Have you ever stopped to consider the importance of the 404 error page? Or have you turned away in repulsion - paralyzed by nail-biting fear that having such a page will expose your website as imperfect?
The reality is, as long as humans are running things, no website is perfect. Someone will invariably drop the ball at some point and then, bam! A visitor or potential customer comes face-to-face with your 404 error page.
You can liken it to the collapse of modern civilization. Or you can see it as an opportunity. (Your immediate choice will depend to some degree on your personality but we recommend the latter.)
The 404 error page can be hugely utilitarian, yet it’s one of the most neglected web design elements that exists.
Rather than envisioning your 404 page as a giant slap in the face to your visitor, recognize it for its brilliant ability to actually keep the visitor on your site.
Remember, the sole function of this page is to tell the user where to go next (hint - it’s somewhere else on your site) and thus can be incorporated into your website design in a way that’s both creative and functional. After all, they’re not mutually exclusive.
Calm the user.
Here’s the scenario.
A visitor has typed in what s/he believes is your URL and is ready to land on your page in a quick and efficient manner. But a mistyped URL, or a slight variation in it, may land them on your 404 page instead. Remain calm.
Throughout it all, there’s consistency. Even the most unique 404 page can still retain the style and visual language of the rest of your site will help to establish a sense of familiarity while simultaneously encouraging your visitor to explore.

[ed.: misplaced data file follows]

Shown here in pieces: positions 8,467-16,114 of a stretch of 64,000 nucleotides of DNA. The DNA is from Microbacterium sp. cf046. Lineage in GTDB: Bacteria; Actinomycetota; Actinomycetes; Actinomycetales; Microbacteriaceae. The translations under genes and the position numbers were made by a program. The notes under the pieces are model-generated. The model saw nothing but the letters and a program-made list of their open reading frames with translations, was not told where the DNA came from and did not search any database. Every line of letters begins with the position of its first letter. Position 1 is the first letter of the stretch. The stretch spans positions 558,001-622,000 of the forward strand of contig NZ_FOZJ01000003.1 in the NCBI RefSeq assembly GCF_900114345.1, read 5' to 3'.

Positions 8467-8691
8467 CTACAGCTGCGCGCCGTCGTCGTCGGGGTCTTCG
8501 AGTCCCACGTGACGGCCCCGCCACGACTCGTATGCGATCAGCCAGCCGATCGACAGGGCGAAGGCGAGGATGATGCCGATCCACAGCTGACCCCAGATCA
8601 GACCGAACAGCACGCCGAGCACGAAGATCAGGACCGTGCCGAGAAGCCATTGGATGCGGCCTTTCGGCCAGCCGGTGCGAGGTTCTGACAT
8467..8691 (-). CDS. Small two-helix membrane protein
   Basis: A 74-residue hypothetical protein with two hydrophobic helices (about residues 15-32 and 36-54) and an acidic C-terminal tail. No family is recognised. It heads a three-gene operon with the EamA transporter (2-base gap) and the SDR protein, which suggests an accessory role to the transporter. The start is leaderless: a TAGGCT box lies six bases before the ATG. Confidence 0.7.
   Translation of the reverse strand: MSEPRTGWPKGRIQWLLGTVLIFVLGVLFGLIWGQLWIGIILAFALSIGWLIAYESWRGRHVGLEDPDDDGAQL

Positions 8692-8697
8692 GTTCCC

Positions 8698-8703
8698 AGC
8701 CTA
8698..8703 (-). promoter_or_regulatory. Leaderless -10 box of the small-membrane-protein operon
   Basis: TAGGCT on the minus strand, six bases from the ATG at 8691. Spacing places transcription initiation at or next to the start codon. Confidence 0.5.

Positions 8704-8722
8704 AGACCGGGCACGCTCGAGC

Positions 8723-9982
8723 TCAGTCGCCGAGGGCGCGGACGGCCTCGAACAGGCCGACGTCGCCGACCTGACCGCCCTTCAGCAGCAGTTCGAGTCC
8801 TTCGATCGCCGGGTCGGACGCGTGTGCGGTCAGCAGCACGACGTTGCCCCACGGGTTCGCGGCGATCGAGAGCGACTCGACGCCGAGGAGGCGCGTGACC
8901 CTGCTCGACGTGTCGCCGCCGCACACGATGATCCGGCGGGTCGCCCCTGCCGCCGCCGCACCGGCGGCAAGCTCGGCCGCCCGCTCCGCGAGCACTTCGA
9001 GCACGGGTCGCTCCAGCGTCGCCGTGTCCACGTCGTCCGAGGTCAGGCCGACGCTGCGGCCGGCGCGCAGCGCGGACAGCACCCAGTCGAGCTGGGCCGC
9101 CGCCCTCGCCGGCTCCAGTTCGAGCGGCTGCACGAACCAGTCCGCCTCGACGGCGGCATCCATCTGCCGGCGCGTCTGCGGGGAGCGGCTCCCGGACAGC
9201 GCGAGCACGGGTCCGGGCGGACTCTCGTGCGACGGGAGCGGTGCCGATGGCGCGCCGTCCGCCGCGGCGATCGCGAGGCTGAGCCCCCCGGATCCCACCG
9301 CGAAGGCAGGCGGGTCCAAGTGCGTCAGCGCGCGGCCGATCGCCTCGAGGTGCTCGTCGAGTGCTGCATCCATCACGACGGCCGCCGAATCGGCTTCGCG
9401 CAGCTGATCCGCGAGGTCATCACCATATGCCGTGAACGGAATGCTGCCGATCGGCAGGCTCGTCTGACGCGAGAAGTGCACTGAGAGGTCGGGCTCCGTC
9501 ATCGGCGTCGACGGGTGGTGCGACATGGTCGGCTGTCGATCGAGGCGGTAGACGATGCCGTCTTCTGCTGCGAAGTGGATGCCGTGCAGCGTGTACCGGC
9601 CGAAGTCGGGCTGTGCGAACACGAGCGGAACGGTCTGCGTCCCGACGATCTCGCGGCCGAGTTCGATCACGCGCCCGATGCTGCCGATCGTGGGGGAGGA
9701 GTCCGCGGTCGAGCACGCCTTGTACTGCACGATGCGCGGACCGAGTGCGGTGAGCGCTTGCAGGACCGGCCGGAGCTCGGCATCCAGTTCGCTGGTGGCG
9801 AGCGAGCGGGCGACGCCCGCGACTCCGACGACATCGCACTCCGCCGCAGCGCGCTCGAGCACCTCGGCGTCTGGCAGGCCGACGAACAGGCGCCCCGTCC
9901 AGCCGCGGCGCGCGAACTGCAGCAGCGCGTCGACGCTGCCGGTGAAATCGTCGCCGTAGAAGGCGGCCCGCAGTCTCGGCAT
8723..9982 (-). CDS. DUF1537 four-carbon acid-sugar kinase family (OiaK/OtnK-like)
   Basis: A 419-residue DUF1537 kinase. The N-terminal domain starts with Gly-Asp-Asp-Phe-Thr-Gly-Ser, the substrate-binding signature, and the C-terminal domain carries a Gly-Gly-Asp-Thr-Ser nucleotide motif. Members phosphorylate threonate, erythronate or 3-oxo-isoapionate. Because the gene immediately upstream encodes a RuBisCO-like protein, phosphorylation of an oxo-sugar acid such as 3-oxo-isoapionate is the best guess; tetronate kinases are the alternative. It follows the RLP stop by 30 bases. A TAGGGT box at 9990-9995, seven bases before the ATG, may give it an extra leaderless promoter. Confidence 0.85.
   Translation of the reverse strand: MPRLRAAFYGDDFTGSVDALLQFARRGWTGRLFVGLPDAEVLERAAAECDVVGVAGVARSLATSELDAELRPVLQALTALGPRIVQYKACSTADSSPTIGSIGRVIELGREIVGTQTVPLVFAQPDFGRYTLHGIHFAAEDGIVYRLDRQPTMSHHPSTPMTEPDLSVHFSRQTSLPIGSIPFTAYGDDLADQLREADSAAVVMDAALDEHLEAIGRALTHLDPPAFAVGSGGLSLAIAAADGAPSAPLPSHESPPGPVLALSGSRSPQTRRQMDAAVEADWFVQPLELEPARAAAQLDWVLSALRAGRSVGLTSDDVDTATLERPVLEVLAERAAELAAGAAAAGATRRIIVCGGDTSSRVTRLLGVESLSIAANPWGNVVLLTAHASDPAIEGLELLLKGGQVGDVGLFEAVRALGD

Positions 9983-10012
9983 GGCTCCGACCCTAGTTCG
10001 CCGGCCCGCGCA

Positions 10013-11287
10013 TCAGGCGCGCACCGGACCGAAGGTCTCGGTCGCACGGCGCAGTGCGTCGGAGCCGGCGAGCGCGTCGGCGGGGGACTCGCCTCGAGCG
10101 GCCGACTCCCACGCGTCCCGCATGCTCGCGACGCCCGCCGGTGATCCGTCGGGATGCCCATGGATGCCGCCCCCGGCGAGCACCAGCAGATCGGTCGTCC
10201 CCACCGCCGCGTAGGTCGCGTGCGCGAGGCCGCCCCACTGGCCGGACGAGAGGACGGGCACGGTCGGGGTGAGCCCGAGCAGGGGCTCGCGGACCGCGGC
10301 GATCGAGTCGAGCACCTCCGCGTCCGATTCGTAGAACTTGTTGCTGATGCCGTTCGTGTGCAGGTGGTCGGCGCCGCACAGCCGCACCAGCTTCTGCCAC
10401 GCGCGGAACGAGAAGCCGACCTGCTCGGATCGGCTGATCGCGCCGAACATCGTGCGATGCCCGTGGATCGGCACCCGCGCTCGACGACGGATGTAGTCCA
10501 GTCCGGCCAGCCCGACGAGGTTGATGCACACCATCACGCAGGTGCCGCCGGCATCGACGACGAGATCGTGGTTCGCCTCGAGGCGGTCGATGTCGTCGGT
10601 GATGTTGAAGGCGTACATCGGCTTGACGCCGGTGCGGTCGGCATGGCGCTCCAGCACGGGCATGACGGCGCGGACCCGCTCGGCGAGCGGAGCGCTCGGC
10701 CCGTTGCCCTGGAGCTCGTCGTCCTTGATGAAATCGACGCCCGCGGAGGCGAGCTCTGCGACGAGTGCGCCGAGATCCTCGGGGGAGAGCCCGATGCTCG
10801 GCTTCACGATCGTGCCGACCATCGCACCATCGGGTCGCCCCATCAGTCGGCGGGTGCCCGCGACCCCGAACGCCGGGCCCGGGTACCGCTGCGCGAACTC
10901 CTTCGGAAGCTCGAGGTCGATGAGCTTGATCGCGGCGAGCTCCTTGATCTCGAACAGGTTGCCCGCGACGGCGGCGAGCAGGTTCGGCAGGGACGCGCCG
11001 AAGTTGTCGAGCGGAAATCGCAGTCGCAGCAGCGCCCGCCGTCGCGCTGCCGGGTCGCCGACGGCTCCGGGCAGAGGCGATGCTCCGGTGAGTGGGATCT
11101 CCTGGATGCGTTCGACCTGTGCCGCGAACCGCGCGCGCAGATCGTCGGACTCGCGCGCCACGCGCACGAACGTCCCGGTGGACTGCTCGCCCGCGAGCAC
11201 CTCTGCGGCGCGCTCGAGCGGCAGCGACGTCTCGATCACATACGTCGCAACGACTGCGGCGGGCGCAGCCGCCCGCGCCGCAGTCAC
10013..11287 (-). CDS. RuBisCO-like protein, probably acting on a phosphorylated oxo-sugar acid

You can tell the user, in simple and plain language, why the page doesn’t exist. Encourage them to check their spelling and then give it another shot. If they land on it again, design in the option of reporting the error.
Feel free to soften the blow by tossing in some humor. (If humor’s not your thing, find a writer who can do it for you.) Your 404 page needn’t by chock full of borderline frightening technical jargon. Unless your users are into that sort of thing. (Some are.)
This is a great example of a 404 page that’s pretty funny and still maintains the feel and design of Steve’s site. The user gets a good sense of Steve’s sense of humor, while still having access to rest of the site. Trauma averted.
Give the user a solution.
Sure, a cool graphic with some amusing text can be soothing. But you don’t want the visitors to get a good laugh and then move on to some other hilarious side-splitting site. Your goal is to keep users on your site as long as possible, so give them some solutions to keep them from leaving.
- If the visitor came to your site from another website, provide a link to your homepage so that they can get familiar with what you’re offering.
- If someone has found a faulty link on your site, don’t you want to know about it? Include contact information which will allow them to send you a message. Maybe even ask them which page they came from and link they followed.
- Including a menu allows the user to target their desired location rather going off willy nilly. It can also help to retain the overall design of your site so it’s not a total departure from your brand.
- If the page has been moved, you can give the user the option of searching for its whereabouts by including a search bar.
- And finally, you can provide a link to post archives also aides the user in finding what they’re looking for much faster.
The example below from Jamie Huskisson is a great example of providing a link to post archives while incorporating some funny text.
Check your broken links.
Ideally, your 404 page isn’t going to be viewed by very many people.
To further avoid this situation, keep checking for broken links within your site. We suggest checking your site for missing articles, videos, pictures, etc. about once per month. Maybe more if you have a lot of content.
But just remember that “stuff” still happens.
By making your 404 page user-friendly and memorable, you have an opportunity communicate in a new way with your audience. And your visitors are far less likely to stray from you - which is really the whole point of the page. So don’t underestimate this elusive page.